Progressives need to find the candidates that can stand at a podium and express ideas so right and powerful that they give the electorate Goosebumps. Our schools cannot turn out the scholars and skilled work force that a successful twenty first century economy will demand and will leave our children in the third world if it’s not rejuvenated. Our health care system is the best in the world for the rich and third world for the 35% who don’t have health insurance. It’s obvious that in the next 20 to 50 years our economy will be surpassed by the Chinese and Indians and the geo-political effects will be that we will no longer be able wield the economic club with impunity to effect policy, and our military will no longer be unchallenged. Manifest destiny is apt to be our downfall if we can’t find the leaders to adjust our current policies. We need to be seeking our allies in the next fight whether it’s economic, scientific, or military. We need to be finding common ground with others not excluding them, persuading not bullying and we should be learning from others not dictating to them. History doesn’t justify our greatness, as the conservatives want us to believe, it simply points the way to the future. Greatness is in the eye of the beholder not in our own. We need to find the leaders that can take us into the future with joy and grace; otherwise, the rightwing, neo-conservative warlords will drag us all there, screaming and yelling.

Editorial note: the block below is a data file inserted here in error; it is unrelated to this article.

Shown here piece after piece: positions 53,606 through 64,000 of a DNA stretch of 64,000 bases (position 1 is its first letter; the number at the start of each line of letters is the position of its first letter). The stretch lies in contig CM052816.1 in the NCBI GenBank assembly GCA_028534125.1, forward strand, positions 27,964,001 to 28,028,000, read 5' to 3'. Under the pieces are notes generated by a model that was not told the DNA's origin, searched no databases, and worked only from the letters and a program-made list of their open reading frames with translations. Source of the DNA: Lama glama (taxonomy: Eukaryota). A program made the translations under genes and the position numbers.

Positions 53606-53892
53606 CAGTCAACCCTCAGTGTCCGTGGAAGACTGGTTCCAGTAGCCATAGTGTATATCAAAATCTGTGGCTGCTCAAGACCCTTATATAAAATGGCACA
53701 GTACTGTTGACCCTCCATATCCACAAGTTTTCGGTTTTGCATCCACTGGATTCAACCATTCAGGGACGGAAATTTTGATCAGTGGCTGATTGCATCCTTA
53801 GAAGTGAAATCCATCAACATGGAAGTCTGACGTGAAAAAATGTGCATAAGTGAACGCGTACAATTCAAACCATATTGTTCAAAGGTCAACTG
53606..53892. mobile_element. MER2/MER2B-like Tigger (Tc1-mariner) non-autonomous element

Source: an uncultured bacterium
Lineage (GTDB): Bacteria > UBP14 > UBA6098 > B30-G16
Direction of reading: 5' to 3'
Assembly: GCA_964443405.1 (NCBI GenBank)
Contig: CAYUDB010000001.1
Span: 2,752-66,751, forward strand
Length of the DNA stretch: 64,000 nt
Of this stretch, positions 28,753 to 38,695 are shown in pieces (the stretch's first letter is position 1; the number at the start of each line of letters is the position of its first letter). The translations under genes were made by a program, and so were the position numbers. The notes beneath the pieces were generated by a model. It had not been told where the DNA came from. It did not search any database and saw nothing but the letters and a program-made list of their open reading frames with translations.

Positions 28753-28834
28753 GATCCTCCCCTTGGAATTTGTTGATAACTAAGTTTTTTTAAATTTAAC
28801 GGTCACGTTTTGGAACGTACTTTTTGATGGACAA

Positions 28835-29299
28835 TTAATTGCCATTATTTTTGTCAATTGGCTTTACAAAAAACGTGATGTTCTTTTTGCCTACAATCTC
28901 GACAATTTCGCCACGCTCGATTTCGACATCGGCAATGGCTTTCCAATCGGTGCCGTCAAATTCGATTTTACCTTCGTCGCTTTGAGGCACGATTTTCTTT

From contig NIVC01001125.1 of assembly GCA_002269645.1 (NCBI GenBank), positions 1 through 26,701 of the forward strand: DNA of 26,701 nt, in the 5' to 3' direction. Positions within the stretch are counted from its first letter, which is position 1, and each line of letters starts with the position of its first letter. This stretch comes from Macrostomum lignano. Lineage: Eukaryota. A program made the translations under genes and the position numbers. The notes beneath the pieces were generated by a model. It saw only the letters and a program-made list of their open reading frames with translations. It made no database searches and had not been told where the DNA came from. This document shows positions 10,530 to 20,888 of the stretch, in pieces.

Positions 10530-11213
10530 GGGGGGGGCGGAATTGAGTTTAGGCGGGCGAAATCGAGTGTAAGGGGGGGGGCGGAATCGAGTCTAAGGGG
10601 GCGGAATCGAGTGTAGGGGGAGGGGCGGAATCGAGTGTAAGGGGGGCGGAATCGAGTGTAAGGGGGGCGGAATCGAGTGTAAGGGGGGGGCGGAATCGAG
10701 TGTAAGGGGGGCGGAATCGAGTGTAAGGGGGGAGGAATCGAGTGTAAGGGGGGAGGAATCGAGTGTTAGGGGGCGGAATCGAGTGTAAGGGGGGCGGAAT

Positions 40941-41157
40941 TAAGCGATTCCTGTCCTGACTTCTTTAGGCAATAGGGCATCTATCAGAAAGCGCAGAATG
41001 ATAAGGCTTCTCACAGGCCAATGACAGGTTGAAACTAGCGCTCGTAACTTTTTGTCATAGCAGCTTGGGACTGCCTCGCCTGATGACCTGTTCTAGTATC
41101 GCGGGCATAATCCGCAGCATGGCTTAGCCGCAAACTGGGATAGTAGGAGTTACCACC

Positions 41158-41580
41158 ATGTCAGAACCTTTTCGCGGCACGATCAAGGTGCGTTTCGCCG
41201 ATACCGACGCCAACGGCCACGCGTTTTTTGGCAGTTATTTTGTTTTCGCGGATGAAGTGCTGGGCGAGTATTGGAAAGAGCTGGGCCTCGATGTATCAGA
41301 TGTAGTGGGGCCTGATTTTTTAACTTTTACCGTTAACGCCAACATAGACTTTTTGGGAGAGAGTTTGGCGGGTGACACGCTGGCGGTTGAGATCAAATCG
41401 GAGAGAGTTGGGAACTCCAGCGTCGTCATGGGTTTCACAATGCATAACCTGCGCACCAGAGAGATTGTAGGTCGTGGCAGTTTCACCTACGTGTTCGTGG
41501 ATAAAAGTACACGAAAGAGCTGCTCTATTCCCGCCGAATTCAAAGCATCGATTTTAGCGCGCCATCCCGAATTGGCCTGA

Sunday, November 07, 2004


By Jack Random

As the grim reality of the 2004 election settles in, we are torn between seeking blame and finding new direction, all in a desperate quest for that most illusive human treasure: hope.

The search for blame is a ritual of healing. In many ways, it is a useful endeavor for it may enable us to reconcile our understanding of reality with a completely incompatible result. In other ways, it is a harmful practice for it tends to divide us at a time when we need unity more than ever. The Democrats, having lost their favorite scapegoat in Ralph Nader, have begun pointing the finger of liability at gay rights and pro-choice activists. Having already turned their backs on the antiwar movement, they will resume the rightward migration that Bill Clinton championed.